Atomic Energy for Military Purposes

The Official Report on the Development of the Atomic Bomb Under the Auspices of the United States Government

By Henry De Wolf Smyth


Chapter I. Introduction
Chapter II. Statement Of The Problem
Chapter III. Administrative History Up To December 1941
Chapter IV. Progress Up To December 1941
Chapter V. Administrative History 1942-1945
Chapter VI. The Metallurgical Project At Chicago In 1942
Chapter VII. The Plutonium Production Problem As Of February 1943
Chapter VIII. The Plutonium Problem, January 1943 To June 1945
Chapter IX. General Discussion Of The Separation Of Isotopes
Chapter X.The Separation Of The Uranium Isotopes By Gaseous Diffusion
Chapter XI.Electromagnetic Separation Of Uranium Isotopes
Chapter XII.The Work On The Atomic Bomb
Chapter XIII.General Summary
Appendix 1. Methods Of Observing Fast Particles From Nuclear Reactions
Appendix 3. Delayed Neutrons From Uranium Fission
Appendix 4. The First Self-Sustaining Chain Reaction Pile


The ultimate responsibility for our nation's policy rests on its citizens and they can discharge such responsibilities wisely only if they are informed. The average citizen cannot be expected to understand clearly how an atomic bomb is constructed or how it works but there is in this country a substantial group of engineers and scienntists who can understand such things and who can explain thei potentialities of atomic bombs to their fellow citizens. The present report is written for this professional group and is a matter-of-fact, general account of work in the USA since 1939 aimed at the production of such bombs. It is neither a documented official history nor a technical treatise for experts. Secrecy requirements have affected both the detailed content and general emphasis so that many interesting developments have been omitted.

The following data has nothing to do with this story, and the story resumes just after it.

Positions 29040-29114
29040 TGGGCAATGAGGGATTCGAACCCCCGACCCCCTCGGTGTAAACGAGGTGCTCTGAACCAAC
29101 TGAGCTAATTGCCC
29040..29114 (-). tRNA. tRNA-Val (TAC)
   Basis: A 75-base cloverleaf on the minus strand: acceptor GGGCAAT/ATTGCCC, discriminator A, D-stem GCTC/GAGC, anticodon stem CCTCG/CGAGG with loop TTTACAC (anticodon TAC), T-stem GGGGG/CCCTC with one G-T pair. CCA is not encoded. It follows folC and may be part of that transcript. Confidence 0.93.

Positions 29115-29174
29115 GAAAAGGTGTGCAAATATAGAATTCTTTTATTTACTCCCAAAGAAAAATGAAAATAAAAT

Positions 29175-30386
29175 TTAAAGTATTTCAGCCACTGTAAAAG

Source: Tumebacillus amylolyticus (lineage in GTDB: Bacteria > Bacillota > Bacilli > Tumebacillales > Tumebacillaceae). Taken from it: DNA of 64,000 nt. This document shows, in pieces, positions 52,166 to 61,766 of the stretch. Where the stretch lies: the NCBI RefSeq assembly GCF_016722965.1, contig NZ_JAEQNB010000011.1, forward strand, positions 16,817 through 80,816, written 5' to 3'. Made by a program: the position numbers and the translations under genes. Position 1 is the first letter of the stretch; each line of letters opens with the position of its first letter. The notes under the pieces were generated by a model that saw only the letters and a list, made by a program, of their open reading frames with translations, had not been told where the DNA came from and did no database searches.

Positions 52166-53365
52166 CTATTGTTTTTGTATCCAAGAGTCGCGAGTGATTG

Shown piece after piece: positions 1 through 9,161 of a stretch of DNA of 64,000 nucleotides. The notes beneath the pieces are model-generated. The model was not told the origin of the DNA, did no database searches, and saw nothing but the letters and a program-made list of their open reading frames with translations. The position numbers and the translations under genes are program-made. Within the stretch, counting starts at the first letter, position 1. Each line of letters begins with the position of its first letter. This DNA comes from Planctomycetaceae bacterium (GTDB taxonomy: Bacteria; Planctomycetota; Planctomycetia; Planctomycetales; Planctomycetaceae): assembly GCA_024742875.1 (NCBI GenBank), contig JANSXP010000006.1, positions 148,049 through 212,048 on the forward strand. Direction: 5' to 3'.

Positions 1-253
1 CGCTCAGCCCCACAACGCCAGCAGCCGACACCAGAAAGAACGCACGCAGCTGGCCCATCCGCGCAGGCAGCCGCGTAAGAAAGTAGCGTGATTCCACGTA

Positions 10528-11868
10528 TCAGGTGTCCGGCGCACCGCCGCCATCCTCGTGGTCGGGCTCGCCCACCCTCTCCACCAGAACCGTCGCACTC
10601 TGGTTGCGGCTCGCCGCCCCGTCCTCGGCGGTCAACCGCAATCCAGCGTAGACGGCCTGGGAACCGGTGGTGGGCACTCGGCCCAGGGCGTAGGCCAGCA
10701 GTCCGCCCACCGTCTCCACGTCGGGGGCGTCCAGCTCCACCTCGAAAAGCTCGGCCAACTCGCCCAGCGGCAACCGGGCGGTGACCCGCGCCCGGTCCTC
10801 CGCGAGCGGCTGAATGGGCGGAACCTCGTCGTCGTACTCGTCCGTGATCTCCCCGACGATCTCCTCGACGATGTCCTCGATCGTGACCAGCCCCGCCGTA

References to British and Canadian work are not intended to be complete since this is written from the point of view of the activities in this country.

The writer hopes that this account is substantially accurate, thanks to co-operation from all groups in the project; he takes full responsibility for all such errors that may occur.

Henry DeWolf Smyth,

1st July, 1945.